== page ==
Laser ablation is the phenomenon of precise removal of coatings using a laser beam. As a result of its contact with the surface of the material, energy is exchanged. Selective evaporation of various types of layers then occurs. Laser ablation works on the surface of the object and removes material from this surface with an absolute minimum of interference. Its level can be easily changed and adjusted, depending on the material, the intensity of the laser beam, the pulse length and the wavelength of the laser. At low laser flux, the material is heated by the absorbed laser energy and evaporates or sublimates, whereas at high laser flux, the material is usually converted into plasma. When the so-called power density is selected properly, contaminants can be safely and precisely removed from virtually any surface. This includes metal alloys, composites, ceramics and even paper.
The simplest advantage of using laser ablation is the removal of material from a solid surface in a controlled manner. Very short laser pulses ensure that the coating is removed in such a short time that the surrounding material absorbs very little heat. An example of the application of this phenomenon is the removal of a wide range of materials such as heavy metals, paints, corrosion, lubricants and industrial compounds.
Environmentally friendly approach
Laser ablation is a far more cost-effective and environmentally friendly technique for removing coatings than any other abrasive or chemical method. When applying it, the use of abrasives, solvents or chemicals is not necessary. Fibre laser also offers other environmental benefits compared to other types of laser cleaning processes.
- Much lower energy consumption, as the fibre laser is approximately twenty times more efficient than its crystal or gas laser counterparts.
- Extended diode lifetime. Crystal or gas lasers typically have an average diode lifetime of 10,000 to 20,000 hours. Most fibre optic systems have a much longer lifetime ranging from 50,000 to 100,000 hours.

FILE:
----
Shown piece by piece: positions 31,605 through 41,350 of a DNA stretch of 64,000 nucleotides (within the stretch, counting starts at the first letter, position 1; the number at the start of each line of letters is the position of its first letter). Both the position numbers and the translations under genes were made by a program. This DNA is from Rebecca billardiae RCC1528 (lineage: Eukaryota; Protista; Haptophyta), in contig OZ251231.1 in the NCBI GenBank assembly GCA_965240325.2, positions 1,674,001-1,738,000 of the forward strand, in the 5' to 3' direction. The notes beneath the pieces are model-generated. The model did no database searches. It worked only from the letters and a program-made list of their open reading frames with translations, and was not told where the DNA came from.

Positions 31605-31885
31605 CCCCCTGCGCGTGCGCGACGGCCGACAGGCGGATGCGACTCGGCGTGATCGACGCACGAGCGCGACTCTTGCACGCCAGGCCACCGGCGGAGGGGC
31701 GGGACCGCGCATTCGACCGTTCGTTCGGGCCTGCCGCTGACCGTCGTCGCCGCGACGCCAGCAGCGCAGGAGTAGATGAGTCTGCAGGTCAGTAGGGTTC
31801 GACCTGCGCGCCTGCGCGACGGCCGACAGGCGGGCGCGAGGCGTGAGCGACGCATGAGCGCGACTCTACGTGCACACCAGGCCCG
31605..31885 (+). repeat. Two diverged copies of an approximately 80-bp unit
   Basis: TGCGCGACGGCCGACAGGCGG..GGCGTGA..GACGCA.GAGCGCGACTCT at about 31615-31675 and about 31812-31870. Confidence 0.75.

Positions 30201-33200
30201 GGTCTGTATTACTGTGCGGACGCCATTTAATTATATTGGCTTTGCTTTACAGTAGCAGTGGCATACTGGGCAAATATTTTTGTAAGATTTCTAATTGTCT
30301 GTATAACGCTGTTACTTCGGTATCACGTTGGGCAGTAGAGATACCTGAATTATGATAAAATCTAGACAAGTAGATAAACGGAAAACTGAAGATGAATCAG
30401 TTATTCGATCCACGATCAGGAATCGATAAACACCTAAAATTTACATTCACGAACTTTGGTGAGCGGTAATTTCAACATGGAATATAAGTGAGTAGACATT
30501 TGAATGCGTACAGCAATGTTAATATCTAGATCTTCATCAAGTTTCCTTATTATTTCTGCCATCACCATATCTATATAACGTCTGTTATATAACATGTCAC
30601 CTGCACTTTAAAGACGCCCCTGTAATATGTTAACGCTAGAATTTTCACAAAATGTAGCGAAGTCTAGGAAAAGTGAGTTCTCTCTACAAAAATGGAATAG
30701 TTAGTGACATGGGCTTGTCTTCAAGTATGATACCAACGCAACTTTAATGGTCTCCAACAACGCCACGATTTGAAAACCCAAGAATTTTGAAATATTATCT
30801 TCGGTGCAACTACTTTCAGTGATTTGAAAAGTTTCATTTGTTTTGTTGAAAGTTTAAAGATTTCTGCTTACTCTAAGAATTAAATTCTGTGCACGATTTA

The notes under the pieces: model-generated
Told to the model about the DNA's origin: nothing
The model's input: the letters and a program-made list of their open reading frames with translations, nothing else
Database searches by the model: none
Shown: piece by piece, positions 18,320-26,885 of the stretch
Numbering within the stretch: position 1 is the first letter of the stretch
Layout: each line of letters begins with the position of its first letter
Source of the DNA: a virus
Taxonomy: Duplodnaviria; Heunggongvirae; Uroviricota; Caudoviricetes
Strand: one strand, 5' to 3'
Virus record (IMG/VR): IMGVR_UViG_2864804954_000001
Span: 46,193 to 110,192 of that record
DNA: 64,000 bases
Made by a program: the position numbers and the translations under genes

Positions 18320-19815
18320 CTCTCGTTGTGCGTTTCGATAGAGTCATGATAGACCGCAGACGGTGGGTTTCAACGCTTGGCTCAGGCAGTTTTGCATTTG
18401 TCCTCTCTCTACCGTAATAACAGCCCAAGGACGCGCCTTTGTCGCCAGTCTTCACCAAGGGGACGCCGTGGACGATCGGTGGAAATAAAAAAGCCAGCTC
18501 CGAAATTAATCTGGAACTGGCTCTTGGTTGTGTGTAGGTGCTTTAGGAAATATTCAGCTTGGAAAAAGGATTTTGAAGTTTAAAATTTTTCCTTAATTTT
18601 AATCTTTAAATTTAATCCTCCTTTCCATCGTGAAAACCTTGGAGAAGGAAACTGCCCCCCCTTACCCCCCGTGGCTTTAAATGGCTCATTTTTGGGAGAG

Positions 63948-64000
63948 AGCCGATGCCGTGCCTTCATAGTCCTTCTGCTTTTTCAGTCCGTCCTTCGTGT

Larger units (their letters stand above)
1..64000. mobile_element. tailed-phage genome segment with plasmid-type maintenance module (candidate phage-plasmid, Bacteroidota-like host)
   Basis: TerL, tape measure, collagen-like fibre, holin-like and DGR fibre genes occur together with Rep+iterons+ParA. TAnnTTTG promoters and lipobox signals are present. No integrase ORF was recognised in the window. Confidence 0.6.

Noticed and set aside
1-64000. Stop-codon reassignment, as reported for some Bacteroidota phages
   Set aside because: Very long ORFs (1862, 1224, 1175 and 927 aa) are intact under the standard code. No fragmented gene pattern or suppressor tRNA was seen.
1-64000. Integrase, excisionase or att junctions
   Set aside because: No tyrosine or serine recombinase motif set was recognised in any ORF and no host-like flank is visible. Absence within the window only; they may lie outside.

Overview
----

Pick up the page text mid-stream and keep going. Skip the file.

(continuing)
- Fibre lasers do not use gas during operation, as in the case of their counterparts.
Principle of operation of mobile laser systems
The FLASER lasers enable ablation based on a pulsed laser. This is an environmentally friendly process, much gentler than the abrasive technology, and material heating is minimal.
As a result of contact between the laser beam and the cleaned material surface, energy is exchanged. Laser ablation is a result of irradiation of the material surface with a pulse of laser radiation of the appropriate energy density in time (power density) and subsequent selective evaporation of various types of layers.
A single pulse of laser radiation from the presented device (200 W laser) has a circular shape. Uniform power distribution is achieved due to the shape and the relatively large area of the radiation incidence in a single pulse. The appropriate selection of parameters, i.e. the frequency, laser beam scanning speed and head feed rate, enable uniform distribution of "spots" of pulses striking one next to another. This results in even cleaning of the entire surface.
With a different combination of parameters, it is possible to obtain a different result. The parameters of the laser beam can be programmed in such a way that the individual pulses partly overlap and "hit" one next to another (cf. Fig. variant B) or so that there are gaps between them (cf. Fig. opposite; variant A). The result of such cleaning (variant A) is non-uniform development of the microstructure of the active surface. This cleaning method results in a much better preparation of the cleaned surface for painting, welding or glueing.
Laser cleaning brings benefits that give this method an advantage over other traditional methods of cleaning and preparing various surfaces. This is because this method is:
No mechanical and chemical impact on the cleaned surface. Due to the advantages presented above, the laser cleaning method is successfully used in heavy industry, electronics industry, aviation (e.g. for aircraft repairs), as well as in the restoration of historical paintings, sculptures, architecture and technology.
Cleaning of metal, composites and other plastics, ceramics, wood, stone and more. There are situations when an object is composed of various types of materials and the application of standard techniques becomes problematic since the different characteristics of each material necessitate the application of a different conservation technique.
Selective removal of individual layers from a given surface. If the surface of an object is covered with several layers of coatings, we can (by predetermining the so-called laser ablation threshold) uncover successive paint layers.
No generation of harmful substances. The use of lasers eliminates the formation of harmful substances, thus limiting the destructive impact on the cleaned object. Moreover, the laser method (as opposed to the commonly used sandblasting) is clean and dust-free, which makes it applicable in practically any conditions.